A population on the move or living in temporary shelters is difficult to monitor and care for. Today that includes millions of refugees who have fled headline wars in Sudan, Afghanistan, Iraq, Georgia and the Palestinian territories. In addition, the Central Intelligence Agency’s 2008 World Factbook lists more than 80 other countries, including the United States, coping with refugees or internally displaced persons (IDPs) within their borders. The total numbers are staggering, and, in fact, on its Web site, the CIA offers an estimate of the world’s refugees that exceeds even the U.N.’s estimates: “The United Nations High Commissioner for Refugees estimated that in December 2006 there was a global population of 8.8 million registered refugees and as many as 24.5 million IDPs in more than 50 countries; the actual global population of refugees is probably closer to 10 million, given the estimated 1.5 million Iraqi refugees displaced throughout the Middle East.”4
Eyes at the mercy of others. Not only is the task of providing eye care logistically difficult among displaced people, but governments of states with sizable refugee populations must have the will and skill to deal with the pressing need. “We can advise countries about providing eye care services, but in the end delivering the services is up to the states,” said Ivo Kocur, MD, team leader of Prevention of Blindness and Deafness for WHO in Geneva. “And when there are staff shortages in many areas of health care, providing preventive eye care or ophthalmology treatment to refugee populations becomes quite difficult.”
Conquering Infectious Disease
Onchocerciasis. Intensive efforts by WHO to control onchocerciasis have been highly effective in West Africa, eliminating the disease as a public health problem in countries such as Niger and Senegal. Since the launch of the WHO’s onchocerciasis control program in 1995, which included larvicide spraying of blackfly breeding sites as well as the delivery of the microfilaricide ivermectin—donated by Merck—to communities where the disease is endemic, 40 million people in 16 countries have been treated annually, and 600,000 cases of blindness from the disease have been prevented, according to WHO.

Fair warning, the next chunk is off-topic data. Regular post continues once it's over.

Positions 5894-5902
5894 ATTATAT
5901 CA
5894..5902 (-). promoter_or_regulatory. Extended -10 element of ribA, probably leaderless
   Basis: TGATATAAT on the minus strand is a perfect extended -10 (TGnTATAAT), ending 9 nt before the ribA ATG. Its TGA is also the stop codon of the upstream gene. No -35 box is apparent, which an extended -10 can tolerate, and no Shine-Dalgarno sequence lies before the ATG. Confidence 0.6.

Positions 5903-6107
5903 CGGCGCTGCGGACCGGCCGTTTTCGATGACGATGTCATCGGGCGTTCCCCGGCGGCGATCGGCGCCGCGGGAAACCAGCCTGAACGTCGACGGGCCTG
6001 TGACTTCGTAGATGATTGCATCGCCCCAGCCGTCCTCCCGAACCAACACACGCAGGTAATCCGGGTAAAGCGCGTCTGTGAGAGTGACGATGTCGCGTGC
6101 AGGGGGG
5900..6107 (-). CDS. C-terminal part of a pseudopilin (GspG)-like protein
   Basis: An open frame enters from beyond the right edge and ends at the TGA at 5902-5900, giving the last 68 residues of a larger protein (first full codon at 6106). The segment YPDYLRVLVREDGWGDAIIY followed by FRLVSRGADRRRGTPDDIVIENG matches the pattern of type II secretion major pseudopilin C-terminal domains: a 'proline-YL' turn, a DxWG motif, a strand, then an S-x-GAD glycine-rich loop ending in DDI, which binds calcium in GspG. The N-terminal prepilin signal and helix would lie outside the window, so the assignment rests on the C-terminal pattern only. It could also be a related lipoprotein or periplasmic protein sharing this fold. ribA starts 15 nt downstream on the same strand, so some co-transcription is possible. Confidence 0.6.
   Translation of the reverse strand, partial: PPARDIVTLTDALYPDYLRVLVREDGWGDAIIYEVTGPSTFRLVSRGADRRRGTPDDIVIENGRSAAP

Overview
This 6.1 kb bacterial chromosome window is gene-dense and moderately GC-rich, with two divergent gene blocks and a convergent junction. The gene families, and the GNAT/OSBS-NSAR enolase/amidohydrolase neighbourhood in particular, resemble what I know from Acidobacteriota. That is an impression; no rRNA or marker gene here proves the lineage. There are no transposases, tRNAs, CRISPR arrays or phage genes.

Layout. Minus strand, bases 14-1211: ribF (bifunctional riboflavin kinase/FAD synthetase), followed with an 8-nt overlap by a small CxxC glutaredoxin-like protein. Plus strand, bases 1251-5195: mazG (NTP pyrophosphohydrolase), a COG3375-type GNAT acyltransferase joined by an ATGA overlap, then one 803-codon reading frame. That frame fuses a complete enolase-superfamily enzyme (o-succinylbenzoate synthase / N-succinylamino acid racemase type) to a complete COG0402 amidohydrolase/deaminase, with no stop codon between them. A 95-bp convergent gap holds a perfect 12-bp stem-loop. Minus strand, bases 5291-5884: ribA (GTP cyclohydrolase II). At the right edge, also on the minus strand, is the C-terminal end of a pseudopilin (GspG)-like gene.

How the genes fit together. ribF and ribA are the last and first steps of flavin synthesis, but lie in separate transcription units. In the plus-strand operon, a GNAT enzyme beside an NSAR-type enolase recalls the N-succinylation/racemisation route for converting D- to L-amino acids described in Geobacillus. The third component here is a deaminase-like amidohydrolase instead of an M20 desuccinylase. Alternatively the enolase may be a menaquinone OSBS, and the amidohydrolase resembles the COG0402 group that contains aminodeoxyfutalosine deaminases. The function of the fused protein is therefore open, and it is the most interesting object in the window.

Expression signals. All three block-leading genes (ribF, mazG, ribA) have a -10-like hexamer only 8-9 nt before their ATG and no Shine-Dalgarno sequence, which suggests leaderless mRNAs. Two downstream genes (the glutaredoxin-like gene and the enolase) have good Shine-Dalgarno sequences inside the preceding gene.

Trachoma: Use drugs. The political and financial support for eliminating trachoma has also risen significantly. Azithromycin is reaching many more communities, and researchers have hypothesized that treating a community with single-dose azithromycin might help eradicate the disease, according to Sheila W. West, PhD, professor of ophthalmology at Wilmer Eye Institute.
Surgery combined with azithromycin also has been effective in treating trichiasis, an end-stage condition of blinding trachoma. In a study Dr. West and colleagues published in the Archives of Ophthalmology in 2006, single-dose azithromycin following surgery reduced recurrence of trichiasis by 30 percent, compared with topical tetracycline.5
Trachoma: Use deputy surgeons. Efforts also are under way to train more eye care nurses and medical assistants to perform surgery for trichiasis in countries that do not have enough eye surgeons, according to Dr. West. The health worker anesthetizes the eye, positions a retractor and creates an incision along the lid margins and tarsal conjunctiva. The side of the lid with lashes is turned outward and the two sides are stitched together. This simple procedure prevents lashes scraping the cornea.
In fact, Dr. West and colleagues have created a manual on certifying surgeons for trichiasis surgery—to make sure their skill set is optimal. The manual has been published by WHO and is now in use in Tanzania and Niger; it is starting to be used in 22 other countries. “In the setting of emerging countries where trachoma is a public health problem, it’s necessary for trichiasis surgery to be skill-driven rather than degree-driven,” Dr. West said. In developed countries, of course, with less dire situations, any eye surgery would come under the purview of a trained MD.
Trachoma: Use washcloths. Most important, perhaps, the “SAFE” strategy for eliminating the disease has increased. SAFE stands for surgery, antibiotics, facial cleanliness and environmental change, and it’s part of the multifaceted promotion needed to control trachoma, said Dr. West.
In countries such as Ethiopia and Tanzania, community health efforts have emphasized the importance of hygiene with posters, T-shirts and radio ads, according to Dr. Taylor. “In our public education efforts, we emphasize that having a dirty face can lead to eye infection. And repeated reinfection means scarring and blindness.”